Frankfurt “Tatort”: The idea behind the new Sunday crime thriller

Frankfurt “crime scene”
The idea behind the new Sunday thriller

Investigators Anna Janneke (Margarita Broich, left) and Paul Brix (Wolfram Koch) in the latest Frankfurt “Tatort: ​​Luna eats or dies”.

© HR / Bettina Müller

A constant change between reality and fiction. That is why the makers of “Luna eats or dies” rely on this style element.

A new broom sweeps clean? The makers of the Frankfurt “Tatort” relied on the young director and author Katharina Bischof for “Luna eats or dies”, who staged a “Tatort” for the first time in her career. However, thanks to her involvement with “Der Alte” and “SOKO Munich”, the Munich resident has already gained experience in crime.

At her side was the screenwriter Johanna Thalmann, who already wrote for the Netflix series “Biohackers” and the Joyn series “Katakomben”. Interestingly, the upcoming Munich “Tatort: ​​Dreams”, which will celebrate its premiere next Sunday, November 7th, also comes from her pen.

This is how Thalmann and Bischof think about their Frankfurt work:

The story is advanced on three levels. There’s the investigation, there are scenes from the Book of the Murdered, and there are television reports. How did this idea come about?

Johanna Thalmann and Katharina Bischof: We wanted to tell the case strictly from the investigators’ perspective. At the same time, we wanted to dive deep into the emotional world of the characters in the episode. This gave rise to the idea that the investigators would read the stories in the book and imagine the world of the protagonists, always based on the current state of knowledge of the investigation. The suspects appear in the visions of the commissioners, as well as their homes, workplaces and so on – the more the commissioners know, the more detailed their ideas. Strictly speaking, however, there are only two levels, since the television reports belong to the investigation level.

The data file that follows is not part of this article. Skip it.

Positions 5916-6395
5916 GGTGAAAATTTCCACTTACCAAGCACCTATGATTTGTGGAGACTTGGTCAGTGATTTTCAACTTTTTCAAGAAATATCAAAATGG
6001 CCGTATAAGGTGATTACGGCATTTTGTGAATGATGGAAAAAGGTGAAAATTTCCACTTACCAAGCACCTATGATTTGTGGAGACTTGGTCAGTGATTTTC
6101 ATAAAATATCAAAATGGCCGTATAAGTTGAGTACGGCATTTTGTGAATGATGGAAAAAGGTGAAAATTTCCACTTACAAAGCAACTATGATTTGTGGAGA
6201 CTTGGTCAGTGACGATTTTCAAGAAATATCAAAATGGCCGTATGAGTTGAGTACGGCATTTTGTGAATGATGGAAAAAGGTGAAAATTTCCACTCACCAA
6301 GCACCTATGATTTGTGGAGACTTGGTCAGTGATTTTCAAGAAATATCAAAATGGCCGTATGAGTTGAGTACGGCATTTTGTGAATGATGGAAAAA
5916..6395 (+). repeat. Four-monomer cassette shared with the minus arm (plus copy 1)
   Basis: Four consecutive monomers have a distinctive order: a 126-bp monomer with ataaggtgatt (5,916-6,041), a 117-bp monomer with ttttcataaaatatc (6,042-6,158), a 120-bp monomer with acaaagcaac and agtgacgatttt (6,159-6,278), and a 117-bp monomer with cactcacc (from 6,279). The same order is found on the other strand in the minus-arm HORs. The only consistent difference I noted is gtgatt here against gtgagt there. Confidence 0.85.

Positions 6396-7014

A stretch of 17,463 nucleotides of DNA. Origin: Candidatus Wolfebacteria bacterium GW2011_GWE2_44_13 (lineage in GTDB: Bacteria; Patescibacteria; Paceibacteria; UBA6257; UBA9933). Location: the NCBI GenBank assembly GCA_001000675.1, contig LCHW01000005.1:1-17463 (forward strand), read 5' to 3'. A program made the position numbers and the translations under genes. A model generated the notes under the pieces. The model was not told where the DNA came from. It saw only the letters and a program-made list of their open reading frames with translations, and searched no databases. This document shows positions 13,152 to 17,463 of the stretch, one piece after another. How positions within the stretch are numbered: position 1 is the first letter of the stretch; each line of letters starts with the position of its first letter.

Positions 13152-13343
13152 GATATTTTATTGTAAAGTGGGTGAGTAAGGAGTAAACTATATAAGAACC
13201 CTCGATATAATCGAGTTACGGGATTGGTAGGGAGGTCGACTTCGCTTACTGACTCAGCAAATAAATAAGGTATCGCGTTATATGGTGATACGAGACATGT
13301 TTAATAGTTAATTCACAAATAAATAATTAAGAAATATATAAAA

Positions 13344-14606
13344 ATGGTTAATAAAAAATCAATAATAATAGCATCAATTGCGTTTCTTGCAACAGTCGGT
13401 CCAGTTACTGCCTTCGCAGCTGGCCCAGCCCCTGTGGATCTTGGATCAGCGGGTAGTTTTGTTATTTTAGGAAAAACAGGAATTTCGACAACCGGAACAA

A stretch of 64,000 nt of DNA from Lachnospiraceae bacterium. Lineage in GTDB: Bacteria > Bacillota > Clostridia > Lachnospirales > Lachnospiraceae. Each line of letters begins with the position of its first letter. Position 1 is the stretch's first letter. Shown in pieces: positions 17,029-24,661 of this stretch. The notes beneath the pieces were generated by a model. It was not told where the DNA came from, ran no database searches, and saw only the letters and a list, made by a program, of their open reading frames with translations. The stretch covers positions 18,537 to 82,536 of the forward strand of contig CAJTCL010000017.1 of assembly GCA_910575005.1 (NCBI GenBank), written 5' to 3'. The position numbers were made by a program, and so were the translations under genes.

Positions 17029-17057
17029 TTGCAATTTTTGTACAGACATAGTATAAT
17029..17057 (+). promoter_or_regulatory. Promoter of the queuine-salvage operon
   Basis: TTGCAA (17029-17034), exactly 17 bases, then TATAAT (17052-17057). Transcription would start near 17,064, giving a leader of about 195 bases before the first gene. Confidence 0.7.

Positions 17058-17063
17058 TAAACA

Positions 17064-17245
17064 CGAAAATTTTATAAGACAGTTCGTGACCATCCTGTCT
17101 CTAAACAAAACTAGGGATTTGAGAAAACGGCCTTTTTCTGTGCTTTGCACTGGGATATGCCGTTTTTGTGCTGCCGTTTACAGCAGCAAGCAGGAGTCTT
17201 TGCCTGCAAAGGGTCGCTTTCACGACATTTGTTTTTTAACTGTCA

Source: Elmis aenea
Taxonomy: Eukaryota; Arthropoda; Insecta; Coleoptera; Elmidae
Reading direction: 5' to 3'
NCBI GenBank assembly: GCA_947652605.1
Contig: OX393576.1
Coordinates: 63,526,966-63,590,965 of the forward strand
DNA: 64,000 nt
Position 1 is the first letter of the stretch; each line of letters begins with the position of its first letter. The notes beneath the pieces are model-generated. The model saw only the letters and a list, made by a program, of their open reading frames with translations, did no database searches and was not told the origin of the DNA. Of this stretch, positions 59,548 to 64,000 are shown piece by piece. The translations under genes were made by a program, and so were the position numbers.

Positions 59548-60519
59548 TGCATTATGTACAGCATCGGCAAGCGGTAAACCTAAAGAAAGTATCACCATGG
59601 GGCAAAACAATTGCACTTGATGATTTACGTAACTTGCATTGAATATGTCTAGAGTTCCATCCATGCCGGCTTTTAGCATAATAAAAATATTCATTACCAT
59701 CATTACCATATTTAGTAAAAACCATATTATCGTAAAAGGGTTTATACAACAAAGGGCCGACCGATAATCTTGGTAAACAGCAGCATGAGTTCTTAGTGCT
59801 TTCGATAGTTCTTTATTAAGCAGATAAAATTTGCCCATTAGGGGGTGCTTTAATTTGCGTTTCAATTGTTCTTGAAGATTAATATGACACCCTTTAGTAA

The film always revolves around the question of what is fiction and what is truth. This is also a very topical issue. Is this a coincidence?

Thalmann and Bischof: That is certainly no coincidence and we are very pleased that this statement was found between the lines. The narrative of our crime scene not only plays with the terms fiction and truth within the filmic space, but also refers to its own origins. Because working out the central story brought us makers into the same conflict as the figure of the author in the film. On the one hand, we wanted to do justice to the pressing issue of the great social gap in Germany. On the other hand, there was the danger of using the real suffering of actual people as a pure plot of a fictional narrative. A cinematic tightrope walk that made working on this project unique.

Investigators find a crucial clue near a bridge. She describes the murdered woman very clearly in the book: “The teddy takes care of you.” But the spot is only noticeable from the right perspective. How did you come up with this location?

Thalmann and Bischof: A location scout makes suggestions for locations based on the script. We had described an atmospheric place with a distinctive recognition feature. The pier on the banks of the Main was an exciting place – between bridges, right on the water and with graffiti on the wall. The teddy bear motif was a good fit, as the investigators are looking for a corpse of a baby. In parallel to the search for a motif, we worked on the so-called rotary version of the book. When we decided on the location, we adapted the scene, including the dialogue, to the location we found.

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